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Development in the womb: New insight on epigenetic influence on baby

Date:
April 28, 2014
Source:
University of Southampton
Summary:
Scientists have performed an analysis of epigenetic marks on DNA to measure how much a baby's development in the womb is determined by the genes inherited from the parents, as compared with the mother's nutrition, mental health and lifestyle. The baby's epigenetic profile was determined using infinium array technology and a million potential inherited genetic polymorphisms were measured. Epigenetics refers to the complex set of reactions that control the development and maintenance of plants and animals by switching parts of the DNA on and off at strategic times and locations.

An international study, involving scientists at the University of Southampton, has used an analysis of epigenetic marks on DNA to measure how much a baby's development in the womb is determined by the genes inherited from the parents, as compared with the mother's nutrition, mental health and lifestyle.

The study, published in Genome Research, used samples of umbilical cord tissue DNA that were taken from 237 individuals (131 Chinese, 72 Malay, 34 Indian) in the Singapore GUSTO Birth Cohort Study. The baby's epigenetic profile was determined using infinium array technology and a million potential inherited genetic polymorphisms were measured.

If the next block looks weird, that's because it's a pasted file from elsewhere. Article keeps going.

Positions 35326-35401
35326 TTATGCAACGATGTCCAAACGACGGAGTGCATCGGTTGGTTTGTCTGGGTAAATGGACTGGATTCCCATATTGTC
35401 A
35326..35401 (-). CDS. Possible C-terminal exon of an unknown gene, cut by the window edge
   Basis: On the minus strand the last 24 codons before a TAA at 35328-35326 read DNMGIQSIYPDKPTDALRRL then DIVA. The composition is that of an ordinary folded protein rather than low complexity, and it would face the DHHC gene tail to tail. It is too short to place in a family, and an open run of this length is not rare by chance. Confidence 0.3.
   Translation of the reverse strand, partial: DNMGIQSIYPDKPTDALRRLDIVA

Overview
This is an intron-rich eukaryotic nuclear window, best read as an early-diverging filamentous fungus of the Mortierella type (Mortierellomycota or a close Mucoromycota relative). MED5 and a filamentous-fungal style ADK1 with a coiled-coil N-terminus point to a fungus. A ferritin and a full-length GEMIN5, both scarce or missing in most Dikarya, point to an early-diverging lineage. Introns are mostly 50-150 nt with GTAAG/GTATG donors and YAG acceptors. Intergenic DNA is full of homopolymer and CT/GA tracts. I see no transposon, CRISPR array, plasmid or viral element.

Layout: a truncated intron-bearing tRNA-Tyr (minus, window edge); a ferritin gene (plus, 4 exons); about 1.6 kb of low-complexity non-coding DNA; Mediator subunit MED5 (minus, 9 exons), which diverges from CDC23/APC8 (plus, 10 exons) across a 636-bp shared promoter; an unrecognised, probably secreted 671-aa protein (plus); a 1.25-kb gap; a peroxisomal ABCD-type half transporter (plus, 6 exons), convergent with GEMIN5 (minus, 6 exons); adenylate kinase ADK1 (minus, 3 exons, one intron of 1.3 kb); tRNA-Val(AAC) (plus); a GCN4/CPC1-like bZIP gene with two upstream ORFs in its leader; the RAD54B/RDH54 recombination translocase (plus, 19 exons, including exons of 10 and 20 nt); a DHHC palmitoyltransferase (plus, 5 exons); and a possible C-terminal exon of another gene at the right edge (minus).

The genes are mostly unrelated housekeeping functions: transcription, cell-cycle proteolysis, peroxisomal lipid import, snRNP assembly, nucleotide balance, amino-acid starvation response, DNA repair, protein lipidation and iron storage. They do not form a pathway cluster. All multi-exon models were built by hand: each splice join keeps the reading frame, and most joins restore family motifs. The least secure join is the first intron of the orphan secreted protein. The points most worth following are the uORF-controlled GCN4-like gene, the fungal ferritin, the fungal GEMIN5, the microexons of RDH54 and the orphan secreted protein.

Subsequent analysis, conducted by researchers at the National University of Singapore with Professor Keith Godfrey and Dr Sheila Barton of the Medical Research Council Lifecourse Epidemiology Unit, University of Southampton, used 39 competing statistical models of genetic polymorphism alone, prenatal environment alone, and genetic differences interacting with the prenatal environment.

The results showed that genetic differences alone best explained 25 per cent of the epigenetic variation between babies, with the remaining 75 per cent best explained by the interaction of genetic differences and the prenatal environment.

Epigenetics refers to the complex set of reactions that control the development and maintenance of plants and animals by switching parts of the DNA on and off at strategic times and locations.

Professor Godfrey comments: "Development in the womb can in some ways be likened to an orchestra, in which genes are the instruments and epigenetic changes are the musicians who determine the sound that is heard, or the baby that is formed.

"Given the lasting health implications of development in the womb, this is an extremely important study; it is the world's first study using DNA itself to estimate how big a role the prenatal environment plays in a child's development and how much is simply genetically determined.